By Khalis Rifhan
As the race for Singapore’s next national coach reaches its final stages, sources close to Goal.com Singapore have revealed that former Real Madrid and Villarreal coach Benito Floro is also in the running to succeed Serbian Radojko ‘Raddy’ Avramovic.
Floro's illustrious career has seen him win the Copa del Rey (Spanish Cup) with Real Madrid in 1993 and the UEFA Intertoto Cup with Villarreal in 2004, with the maestro also having had various coaching stints in Japan and Mexico.
Referred to as “The Philosopher” because of his studious vision of the game, the Spaniard is one of the most highly-respected coaches in Spain and commands the respect of his fellow colleagues thanks to his various achievements.
In an exclusive interview with Goal.com Singapore, Floro remained mum regarding the rumours linking him to the Singapore job but did not rule out the possibility of it becoming a reality.
“I do not know anything official about this," he asserted. "However I imagine, as per so many other coaches, when a position becomes available, agents will offer their clients for the job.
“I am an international professional and I am always open to any interesting options available, like all my colleagues, and even more so if it is a national team job, as this represents the feeling of a whole nation.
"However, I would never like to nominate myself for anything.”
Although Floro has achieved success with various clubs in the past decade, he feels that it is a different ball game altogether in a national set-up.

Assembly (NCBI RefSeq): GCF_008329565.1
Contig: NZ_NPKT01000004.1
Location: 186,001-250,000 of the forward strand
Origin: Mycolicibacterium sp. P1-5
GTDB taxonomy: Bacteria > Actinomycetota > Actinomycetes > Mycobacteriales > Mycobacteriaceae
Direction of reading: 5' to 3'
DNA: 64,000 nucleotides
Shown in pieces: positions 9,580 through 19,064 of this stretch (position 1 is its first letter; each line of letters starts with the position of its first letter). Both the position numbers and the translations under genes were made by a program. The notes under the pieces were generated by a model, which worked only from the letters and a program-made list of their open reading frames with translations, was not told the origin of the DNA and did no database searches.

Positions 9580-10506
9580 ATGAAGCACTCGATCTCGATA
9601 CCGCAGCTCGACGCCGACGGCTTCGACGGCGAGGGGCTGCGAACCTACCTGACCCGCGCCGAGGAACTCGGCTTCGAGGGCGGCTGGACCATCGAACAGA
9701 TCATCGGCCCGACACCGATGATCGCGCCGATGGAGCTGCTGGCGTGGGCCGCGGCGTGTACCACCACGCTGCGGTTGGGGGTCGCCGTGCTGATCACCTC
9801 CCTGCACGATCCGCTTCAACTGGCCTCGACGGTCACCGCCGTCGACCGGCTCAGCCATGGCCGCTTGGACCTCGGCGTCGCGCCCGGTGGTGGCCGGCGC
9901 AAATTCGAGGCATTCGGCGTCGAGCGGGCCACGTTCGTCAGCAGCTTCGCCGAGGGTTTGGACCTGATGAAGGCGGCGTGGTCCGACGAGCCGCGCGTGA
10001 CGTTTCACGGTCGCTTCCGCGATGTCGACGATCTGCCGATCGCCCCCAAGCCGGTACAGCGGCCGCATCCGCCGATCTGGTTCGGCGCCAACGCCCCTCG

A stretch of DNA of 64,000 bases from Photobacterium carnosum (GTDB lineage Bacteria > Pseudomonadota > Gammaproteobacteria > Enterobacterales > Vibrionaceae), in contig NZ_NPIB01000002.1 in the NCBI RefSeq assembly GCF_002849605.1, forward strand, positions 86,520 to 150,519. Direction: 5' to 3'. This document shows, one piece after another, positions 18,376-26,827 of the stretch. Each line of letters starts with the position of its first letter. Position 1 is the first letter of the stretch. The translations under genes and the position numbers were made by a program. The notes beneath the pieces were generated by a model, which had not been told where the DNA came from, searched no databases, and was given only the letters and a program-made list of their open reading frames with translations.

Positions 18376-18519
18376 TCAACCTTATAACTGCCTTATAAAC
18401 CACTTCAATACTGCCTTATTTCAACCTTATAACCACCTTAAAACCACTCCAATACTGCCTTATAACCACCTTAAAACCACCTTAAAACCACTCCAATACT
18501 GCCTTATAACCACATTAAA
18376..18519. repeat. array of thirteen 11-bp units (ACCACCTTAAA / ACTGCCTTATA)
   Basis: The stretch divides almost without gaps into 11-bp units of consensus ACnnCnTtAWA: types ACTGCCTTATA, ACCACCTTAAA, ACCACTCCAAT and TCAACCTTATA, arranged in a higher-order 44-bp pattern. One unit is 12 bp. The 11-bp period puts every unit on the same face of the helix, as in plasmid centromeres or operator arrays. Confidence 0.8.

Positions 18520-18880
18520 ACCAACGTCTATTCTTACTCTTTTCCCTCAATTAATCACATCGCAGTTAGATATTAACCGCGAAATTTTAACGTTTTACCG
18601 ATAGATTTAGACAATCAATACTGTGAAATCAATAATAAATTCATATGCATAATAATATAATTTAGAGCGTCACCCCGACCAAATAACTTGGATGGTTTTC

“In clubs, it depends on what kind of first team you want; [it can be] made up of [new] signings, or made up of players from the youth system, or perhaps even 50-50," the 60-year-old explained.
“With a national team, it must be a job that starts from the bottom, grassroots, so that players from a young age know what they are playing at and they must feel it. A national team must be strong from the very bottom.”
But should Floro find himself in the hot seat, he is confident he is able to leverage on his past experience in Asia to assist him in his duties.
“From my own international experience, football is based pretty much on the same principles everywhere,"he said.
"While I was coaching in Japan, I followed international teams from Asia and Australasia, and realised that there was a very good level of football, although with a possibility of improvement by making it more attacking.
“Other than that, to assess a team or a national side, it only takes a couple of days watching their last few games. The most important thing is having methodology; everything else will fall in place.”
As the search for Raddy’s replacement continues, Football Association of Singapore president Zainudin Nordin recently indicated that while they hope to finalise the appointment soon, they "will not rush into making any decision as they are determined to appoint the right person for the job".